Professor Kevin Harrington, Professor of Biological Cancer Therapies at the ICR, and Professor Alan Melcher, who leads our Translational Immunotherapy Team, are exploring how to use these modified oncolytic viruses to kill cancer cells and spark the immune system into action.

Professor Harrington says:

“Early evidence shows that oncolytic viruses could act as effective cancer vaccines against different cancer types, but we still don’t fully know how they work best in patients. We are working to understand the science behind these viruses that will allow us to design and run clinical trials ultimately to make these cancer vaccines a reality.”

Connected radiotherapy network

Radiotherapy machine at The Royal Marsden Hospital (photo: Jan Chlebik/the ICR)

Image: Radiotherapy machine at The Royal Marsden (photo: Jan Chlebik/the ICR)

We are leading efforts to propel progress in immunotherapy research by tackling gaps in research. For example, in-depth investigation is currently lacking when it comes to the biology of the immune response to radiotherapy in patients, treatments and clinical trials – something that is needed to inform and direct future studies into radiotherapy/immunotherapy combinations.

To address these questions, the ICR is leading a new pathology network studying the immune effects of radiotherapy within the Cancer Research UK-funded RadNet – a major radiotherapy hub that connects seven UK centres, including the ICR and The Royal Marsden, to optimise radiotherapy through innovative research.

The new immune pathology network, named RadPath, sets up the infrastructure to analyse the  immune micro-environment of tumour samples from patients in ongoing trials that include radiotherapy..

A new vision for immunology

Professor Alan Melcher

     Image: Professor Alan Melcher is the Lead of the Centre for Translational Immunotherapy

As research into the immunology of different cancer treatments becomes increasingly active, we are also connecting wider research teams working in this area through our Centre for Translational Immunotherapy (CTI), led by Professor Melcher and The Royal Marsden’s Dr Andrew Furness, and supported by a major donation from the CRIS Cancer Foundation.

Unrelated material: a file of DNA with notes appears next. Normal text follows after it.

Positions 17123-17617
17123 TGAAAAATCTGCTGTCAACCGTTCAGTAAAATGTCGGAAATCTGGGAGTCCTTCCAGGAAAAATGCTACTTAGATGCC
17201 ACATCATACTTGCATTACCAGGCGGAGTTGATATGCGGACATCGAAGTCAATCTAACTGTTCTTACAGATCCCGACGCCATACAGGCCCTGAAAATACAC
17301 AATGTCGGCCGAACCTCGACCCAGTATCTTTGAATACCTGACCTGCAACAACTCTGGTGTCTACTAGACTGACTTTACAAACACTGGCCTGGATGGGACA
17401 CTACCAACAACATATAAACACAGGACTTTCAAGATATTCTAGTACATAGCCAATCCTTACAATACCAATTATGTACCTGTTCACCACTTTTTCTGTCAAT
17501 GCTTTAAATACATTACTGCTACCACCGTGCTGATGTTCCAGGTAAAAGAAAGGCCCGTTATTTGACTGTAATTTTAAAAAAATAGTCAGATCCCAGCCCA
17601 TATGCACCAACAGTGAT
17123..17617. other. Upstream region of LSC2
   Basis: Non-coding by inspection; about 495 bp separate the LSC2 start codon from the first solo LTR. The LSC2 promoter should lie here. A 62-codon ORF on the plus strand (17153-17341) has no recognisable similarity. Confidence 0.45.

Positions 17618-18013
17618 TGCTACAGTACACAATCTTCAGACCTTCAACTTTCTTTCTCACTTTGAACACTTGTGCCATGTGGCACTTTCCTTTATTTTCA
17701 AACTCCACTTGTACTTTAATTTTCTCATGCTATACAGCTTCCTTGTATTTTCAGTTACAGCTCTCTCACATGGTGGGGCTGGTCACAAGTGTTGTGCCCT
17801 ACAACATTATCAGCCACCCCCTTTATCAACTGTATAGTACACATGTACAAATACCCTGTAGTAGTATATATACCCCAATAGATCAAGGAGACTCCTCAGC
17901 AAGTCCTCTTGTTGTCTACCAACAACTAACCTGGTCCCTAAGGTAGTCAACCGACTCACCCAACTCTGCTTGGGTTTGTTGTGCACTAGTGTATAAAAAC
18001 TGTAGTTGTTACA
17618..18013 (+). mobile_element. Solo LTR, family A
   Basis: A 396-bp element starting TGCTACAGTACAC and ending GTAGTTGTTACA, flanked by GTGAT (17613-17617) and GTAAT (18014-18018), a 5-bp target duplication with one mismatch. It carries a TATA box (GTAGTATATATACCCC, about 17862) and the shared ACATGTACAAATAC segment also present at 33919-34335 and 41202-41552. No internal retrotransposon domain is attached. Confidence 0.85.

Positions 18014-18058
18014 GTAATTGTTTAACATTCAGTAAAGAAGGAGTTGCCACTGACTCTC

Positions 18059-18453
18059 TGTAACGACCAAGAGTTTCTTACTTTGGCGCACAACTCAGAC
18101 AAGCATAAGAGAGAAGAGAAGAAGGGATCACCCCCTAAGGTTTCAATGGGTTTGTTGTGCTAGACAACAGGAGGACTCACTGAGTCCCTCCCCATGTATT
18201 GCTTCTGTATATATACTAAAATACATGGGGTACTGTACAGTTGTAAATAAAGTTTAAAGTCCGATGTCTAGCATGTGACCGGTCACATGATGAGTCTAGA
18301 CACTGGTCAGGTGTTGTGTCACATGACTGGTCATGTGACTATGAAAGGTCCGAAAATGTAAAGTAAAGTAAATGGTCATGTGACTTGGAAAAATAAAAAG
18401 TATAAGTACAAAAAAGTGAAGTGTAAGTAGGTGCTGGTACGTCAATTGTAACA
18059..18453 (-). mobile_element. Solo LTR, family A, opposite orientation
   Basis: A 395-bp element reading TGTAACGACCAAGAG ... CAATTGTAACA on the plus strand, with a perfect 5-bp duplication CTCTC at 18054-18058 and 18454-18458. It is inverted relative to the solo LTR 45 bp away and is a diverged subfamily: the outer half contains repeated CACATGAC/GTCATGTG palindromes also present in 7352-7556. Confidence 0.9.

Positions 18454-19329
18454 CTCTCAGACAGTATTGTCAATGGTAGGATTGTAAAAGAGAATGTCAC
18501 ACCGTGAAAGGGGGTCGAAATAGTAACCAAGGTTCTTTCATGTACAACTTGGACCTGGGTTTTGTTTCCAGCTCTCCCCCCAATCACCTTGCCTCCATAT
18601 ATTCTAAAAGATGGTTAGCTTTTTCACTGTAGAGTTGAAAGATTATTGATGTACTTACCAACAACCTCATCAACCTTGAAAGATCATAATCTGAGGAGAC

The CTI brings together researchers to share their expertise, while inspiring ideas and fostering collaboration. New research is under way across cancer types and disciplines to explore a range of treatment combinations.

This is possible through funding that supports collaborative networks including the CTI, RadNet and our Integrated Pathology Unit, which uses digital pathology to transform how we understand and diagnose cancer.

Professor Melcher says:

“Immunotherapy is extending well beyond where it first started in the treatment of melanoma, as we’re recognising it can help in an increasing number of fields of cancer research. Valuable conversations and collaborations are building around networks such as the CTI, and I’m very excited about the attention they are generating both within the ICR and further afield.”

Making immunotherapy work better, and for more people with cancer, is a vital objective – and one our researchers are determined to meet. With their efforts, we can expect a brighter future for immunotherapy, and for cancer patients.

Our research is already helping patients live longer and live well with cancer. But cancer is clever and can adapt and evolve to evade treatment, so we are looking for new ways to stay one-step-ahead and outsmart cancer. Using treatments in combination is one way of doing this. Please support our research to unlock new combination therapies, so more people will survive cancer.

Let’s finish cancer, together.

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radiotherapy Kevin Harrington Search immunotherapy Alan Melcher RadNet Centre for Translational Immunotherapy combination therapy